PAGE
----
Connie’s hair was frizzy and brown.  She pulled it back tightly so that it was flat and straight on her scalp and then exploded into a pony tail behind her.  I liked it because it showed off her face and Connie had a lot of face to show.  Her thick round cheeks and the curve of her forehead all shone in the store’s artificial lighting and made me happy. 
Three teenage boys came through my line.  Two were dressed in ties, proving that any article of clothing could look sloppy with the right attitude.  Each carried a twenty-four pack of toilet paper.  They smirked as I rang up each pack and gave them a total.  The boy without a tie handed me a twenty.  He had long, unwashed hair, and sunglasses.
“What in the world are you doing with those?” Connie asked.
“Wiping a whole lot of asses,” said the one in sunglasses.  The group burst into laughter.  For a moment I wanted to shove the change down the kid’s throat.  I wanted to break his teeth and make him bleed.  Then I saw Connie laughing and realized I was the only one left out.  It made me feel better.
“Thanks,” I said, handing the kid his change.  “And have a great night.”
“Yeah, you too,” he said, as each boy grabbed a package.  They left the store laughing.
“People are crazy,” Connie said.

Wendy sent Connie for a lunch break and I put my hands in my pockets.  I still had the batteries and they seemed to weigh more as the night went on.  Every time I leaned forward to hand a customer change, the counter pushed the packages into my thighs.
“I’m going to go get something to eat,” Connie said.  “You want anything?”
“No,” I said.  I’d been ringing up food for three hours and hunger was the furthest thing from my mind and stomach.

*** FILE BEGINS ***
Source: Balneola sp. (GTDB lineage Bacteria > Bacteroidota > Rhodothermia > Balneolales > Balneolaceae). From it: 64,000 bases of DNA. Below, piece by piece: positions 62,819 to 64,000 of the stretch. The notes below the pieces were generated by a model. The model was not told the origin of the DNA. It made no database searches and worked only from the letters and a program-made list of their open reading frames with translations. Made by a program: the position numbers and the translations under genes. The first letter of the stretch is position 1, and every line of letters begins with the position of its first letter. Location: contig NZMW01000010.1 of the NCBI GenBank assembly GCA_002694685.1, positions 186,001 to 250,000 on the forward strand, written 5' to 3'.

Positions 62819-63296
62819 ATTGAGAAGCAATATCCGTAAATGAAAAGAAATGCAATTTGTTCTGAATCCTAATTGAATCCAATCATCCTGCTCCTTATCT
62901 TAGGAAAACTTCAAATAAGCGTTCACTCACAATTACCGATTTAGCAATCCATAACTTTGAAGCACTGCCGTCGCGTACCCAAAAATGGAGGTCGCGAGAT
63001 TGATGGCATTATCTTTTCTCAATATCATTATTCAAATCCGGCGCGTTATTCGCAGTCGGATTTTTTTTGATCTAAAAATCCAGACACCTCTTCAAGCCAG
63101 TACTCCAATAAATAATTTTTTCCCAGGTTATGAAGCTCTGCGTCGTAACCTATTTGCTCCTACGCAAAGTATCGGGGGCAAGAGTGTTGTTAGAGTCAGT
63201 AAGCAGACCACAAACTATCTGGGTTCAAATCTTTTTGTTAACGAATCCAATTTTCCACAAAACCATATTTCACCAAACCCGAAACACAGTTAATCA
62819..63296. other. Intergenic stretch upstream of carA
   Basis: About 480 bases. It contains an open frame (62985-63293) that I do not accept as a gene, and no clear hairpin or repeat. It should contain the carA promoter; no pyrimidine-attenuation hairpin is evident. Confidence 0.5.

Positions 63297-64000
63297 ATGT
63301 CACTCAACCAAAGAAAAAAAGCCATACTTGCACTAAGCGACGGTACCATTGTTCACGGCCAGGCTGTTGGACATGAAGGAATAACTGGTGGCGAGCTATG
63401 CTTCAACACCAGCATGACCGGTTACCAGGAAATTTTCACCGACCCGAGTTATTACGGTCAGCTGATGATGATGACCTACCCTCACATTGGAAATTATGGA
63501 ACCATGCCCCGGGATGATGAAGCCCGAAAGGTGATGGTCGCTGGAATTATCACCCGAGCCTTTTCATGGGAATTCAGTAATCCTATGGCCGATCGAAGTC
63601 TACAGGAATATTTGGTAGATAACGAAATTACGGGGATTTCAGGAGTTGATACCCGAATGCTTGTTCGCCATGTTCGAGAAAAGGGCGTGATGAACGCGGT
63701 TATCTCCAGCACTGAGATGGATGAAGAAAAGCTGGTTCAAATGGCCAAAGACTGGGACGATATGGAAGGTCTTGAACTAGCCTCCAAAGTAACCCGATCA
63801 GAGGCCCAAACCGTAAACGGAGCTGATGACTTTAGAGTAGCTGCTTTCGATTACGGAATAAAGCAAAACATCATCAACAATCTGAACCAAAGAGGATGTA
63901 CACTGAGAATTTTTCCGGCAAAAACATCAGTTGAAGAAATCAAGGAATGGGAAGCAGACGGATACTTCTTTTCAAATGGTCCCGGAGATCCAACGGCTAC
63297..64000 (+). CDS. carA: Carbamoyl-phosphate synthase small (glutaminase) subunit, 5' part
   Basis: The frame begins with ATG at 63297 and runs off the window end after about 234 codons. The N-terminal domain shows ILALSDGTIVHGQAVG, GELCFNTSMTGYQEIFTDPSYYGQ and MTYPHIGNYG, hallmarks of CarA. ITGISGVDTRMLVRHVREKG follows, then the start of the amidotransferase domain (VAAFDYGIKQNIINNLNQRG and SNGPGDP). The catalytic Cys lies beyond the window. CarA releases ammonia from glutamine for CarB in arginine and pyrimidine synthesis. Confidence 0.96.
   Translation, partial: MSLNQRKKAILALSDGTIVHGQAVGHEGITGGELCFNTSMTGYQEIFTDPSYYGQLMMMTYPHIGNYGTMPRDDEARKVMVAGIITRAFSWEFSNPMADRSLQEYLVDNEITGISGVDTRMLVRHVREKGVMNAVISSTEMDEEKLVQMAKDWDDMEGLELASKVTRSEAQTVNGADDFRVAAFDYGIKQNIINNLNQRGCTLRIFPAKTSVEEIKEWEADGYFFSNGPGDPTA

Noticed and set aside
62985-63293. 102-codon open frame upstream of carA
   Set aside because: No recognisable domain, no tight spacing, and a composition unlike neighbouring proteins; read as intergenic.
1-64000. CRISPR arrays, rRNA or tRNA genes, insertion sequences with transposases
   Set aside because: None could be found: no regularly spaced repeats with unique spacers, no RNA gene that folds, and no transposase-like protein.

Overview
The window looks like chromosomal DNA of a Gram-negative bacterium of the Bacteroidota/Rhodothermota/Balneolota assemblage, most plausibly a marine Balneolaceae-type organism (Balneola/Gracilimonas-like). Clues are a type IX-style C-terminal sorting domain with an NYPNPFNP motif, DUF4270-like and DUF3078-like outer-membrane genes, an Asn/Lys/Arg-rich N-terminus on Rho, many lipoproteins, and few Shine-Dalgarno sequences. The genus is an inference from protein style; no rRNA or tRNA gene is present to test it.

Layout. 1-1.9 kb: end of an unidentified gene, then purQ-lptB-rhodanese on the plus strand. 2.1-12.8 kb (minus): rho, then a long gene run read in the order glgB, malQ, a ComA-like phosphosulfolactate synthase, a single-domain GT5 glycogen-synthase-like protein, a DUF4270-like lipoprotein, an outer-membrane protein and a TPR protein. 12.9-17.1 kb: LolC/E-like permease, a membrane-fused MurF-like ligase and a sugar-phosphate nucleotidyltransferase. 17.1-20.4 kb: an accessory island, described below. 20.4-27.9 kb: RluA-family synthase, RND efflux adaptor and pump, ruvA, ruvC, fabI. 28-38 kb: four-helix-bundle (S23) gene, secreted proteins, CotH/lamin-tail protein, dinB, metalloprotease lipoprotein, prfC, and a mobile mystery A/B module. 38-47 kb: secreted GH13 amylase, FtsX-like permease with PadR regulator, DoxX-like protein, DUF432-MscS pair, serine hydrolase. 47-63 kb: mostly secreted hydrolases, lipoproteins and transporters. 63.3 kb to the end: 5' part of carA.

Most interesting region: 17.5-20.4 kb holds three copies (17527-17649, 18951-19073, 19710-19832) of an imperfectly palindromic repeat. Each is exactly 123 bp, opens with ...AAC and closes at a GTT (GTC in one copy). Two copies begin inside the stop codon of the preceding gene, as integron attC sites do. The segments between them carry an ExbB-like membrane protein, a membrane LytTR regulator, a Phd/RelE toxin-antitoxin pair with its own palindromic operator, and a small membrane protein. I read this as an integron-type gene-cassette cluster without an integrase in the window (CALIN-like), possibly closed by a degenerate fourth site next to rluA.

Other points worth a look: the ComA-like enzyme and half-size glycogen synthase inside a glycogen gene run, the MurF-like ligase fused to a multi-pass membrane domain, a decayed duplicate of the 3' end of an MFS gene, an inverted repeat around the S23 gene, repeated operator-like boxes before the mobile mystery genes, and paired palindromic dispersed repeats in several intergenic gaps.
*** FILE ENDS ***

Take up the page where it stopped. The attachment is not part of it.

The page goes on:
“All right, I’ll see you in a bit.”
“Have a nice break.”
Connie left and I looked towards Derek on lane two.  He noticed me and shrugged.  There were no customers and he looked confused.  Wendy had wandered back off into the store.
I turned the indicator off on my register and walked to the small display of batteries.  I took the packages from my pockets and placed them neatly on their hooks.  A package of D batteries had fallen to the ground.  I put it back in its place.  I was done with the batteries.  As always it was too easy and I ended up disappointed. 
I thought about going down to Derek but had nothing to say.  Instead I made my way to my register thinking of what I’d steal that night.
I turned on my indicator and waited for a customer.

He looked around before coming to my line.  He stood at the end of the freezer aisle and scanned the front of the store.  Derek was asking for an ID from a big guy looking to buy cigarettes, Connie was gone, and I was trying to decide what to steal.
Macaulay Culkin was buying a frozen dinner, Salisbury steak with a green and orange mix of pea and carrot-flavored balls.  There was no one in my line and he put the dinner on the conveyer.  Connie had been on her half hour break for thirty four minutes.
The dinner surprised me, although not as much as Macaulay’s beard—if it even counted as one.  There was a sparse scattering of rough copper patches of hair across his face.  I tried to think of the last time I’d seen him.  How old had he been?  How old had I been?
“Will this be all?” I asked.
“Yeah,” he said.  “That’s it.”
The register beeped as I scanned the dinner.  Macaulay drummed on the counter.  I wondered why he was here, so far away from anything and everything.
“I liked that movie with you and Ted Danson.”
“What?” he asked, looking up from his drumming hands.  “Oh no, I’m not him.”
“Oh, sorry.”
“Don’t worry about it.  I get that all the time.”
The register said $6.77.  He looked at the screen and stopped drumming. 
“It’s going to be $6.77,” I said.
“The sign said it was only $4.99.” 
He looked around but there was no one in the store for him to see.  Derek’s customer had left with his cigarettes.  Derek stood at his register looking vacant.